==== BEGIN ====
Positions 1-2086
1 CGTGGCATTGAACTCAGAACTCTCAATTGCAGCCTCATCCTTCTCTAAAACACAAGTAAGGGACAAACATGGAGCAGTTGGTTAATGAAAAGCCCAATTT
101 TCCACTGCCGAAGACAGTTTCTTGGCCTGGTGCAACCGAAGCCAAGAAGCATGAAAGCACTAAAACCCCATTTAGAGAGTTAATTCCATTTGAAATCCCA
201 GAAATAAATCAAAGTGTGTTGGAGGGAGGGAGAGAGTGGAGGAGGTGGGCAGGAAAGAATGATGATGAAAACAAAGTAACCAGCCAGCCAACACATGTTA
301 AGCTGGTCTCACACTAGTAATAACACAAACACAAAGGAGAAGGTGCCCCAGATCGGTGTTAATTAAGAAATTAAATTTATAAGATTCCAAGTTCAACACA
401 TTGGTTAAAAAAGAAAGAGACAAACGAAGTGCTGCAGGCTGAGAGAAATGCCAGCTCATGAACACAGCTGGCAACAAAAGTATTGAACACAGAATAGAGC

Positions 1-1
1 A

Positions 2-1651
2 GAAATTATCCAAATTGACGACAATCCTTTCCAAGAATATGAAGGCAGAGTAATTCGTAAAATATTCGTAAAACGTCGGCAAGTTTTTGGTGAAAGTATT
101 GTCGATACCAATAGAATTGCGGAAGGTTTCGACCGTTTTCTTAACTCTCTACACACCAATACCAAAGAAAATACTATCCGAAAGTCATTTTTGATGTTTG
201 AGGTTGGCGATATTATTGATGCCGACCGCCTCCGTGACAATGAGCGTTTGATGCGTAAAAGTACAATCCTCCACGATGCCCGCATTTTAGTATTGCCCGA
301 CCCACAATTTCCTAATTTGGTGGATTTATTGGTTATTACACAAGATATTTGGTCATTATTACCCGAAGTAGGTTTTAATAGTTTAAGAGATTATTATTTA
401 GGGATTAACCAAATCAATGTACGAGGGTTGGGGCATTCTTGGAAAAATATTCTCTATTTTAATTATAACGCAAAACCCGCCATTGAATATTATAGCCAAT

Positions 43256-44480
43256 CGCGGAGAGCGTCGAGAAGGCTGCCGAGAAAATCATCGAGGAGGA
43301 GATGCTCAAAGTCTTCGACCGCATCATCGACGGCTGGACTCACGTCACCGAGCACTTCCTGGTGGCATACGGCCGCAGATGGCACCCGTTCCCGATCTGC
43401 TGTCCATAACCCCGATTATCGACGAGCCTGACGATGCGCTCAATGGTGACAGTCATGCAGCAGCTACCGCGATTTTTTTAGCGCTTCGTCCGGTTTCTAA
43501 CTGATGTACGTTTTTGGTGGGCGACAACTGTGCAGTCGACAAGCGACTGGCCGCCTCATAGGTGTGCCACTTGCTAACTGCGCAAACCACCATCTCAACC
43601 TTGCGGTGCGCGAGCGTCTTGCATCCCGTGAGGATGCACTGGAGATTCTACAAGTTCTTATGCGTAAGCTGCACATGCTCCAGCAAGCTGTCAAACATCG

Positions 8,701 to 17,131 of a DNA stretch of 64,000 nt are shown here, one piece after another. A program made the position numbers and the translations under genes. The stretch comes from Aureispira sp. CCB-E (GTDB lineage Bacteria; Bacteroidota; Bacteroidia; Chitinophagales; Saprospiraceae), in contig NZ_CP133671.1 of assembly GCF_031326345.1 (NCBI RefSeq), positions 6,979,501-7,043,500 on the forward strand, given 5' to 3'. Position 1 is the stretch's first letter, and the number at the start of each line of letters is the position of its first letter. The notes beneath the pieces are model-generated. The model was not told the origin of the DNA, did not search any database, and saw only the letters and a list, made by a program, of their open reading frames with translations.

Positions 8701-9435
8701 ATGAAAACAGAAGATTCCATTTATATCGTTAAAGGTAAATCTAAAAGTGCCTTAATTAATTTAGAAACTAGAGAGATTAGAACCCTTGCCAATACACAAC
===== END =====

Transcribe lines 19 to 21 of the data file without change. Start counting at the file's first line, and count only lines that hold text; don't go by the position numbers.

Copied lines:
43501 CTGATGTACGTTTTTGGTGGGCGACAACTGTGCAGTCGACAAGCGACTGGCCGCCTCATAGGTGTGCCACTTGCTAACTGCGCAAACCACCATCTCAACC
43601 TTGCGGTGCGCGAGCGTCTTGCATCCCGTGAGGATGCACTGGAGATTCTACAAGTTCTTATGCGTAAGCTGCACATGCTCCAGCAAGCTGTCAAACATCG

Positions 8,701 to 17,131 of a DNA stretch of 64,000 nt are shown here, one piece after another. A program made the position numbers and the translations under genes. The stretch comes from Aureispira sp. CCB-E (GTDB lineage Bacteria; Bacteroidota; Bacteroidia; Chitinophagales; Saprospiraceae), in contig NZ_CP133671.1 of assembly GCF_031326345.1 (NCBI RefSeq), positions 6,979,501-7,043,500 on the forward strand, given 5' to 3'. Position 1 is the stretch's first letter, and the number at the start of each line of letters is the position of its first letter. The notes beneath the pieces are model-generated. The model was not told the origin of the DNA, did not search any database, and saw only the letters and a list, made by a program, of their open reading frames with translations.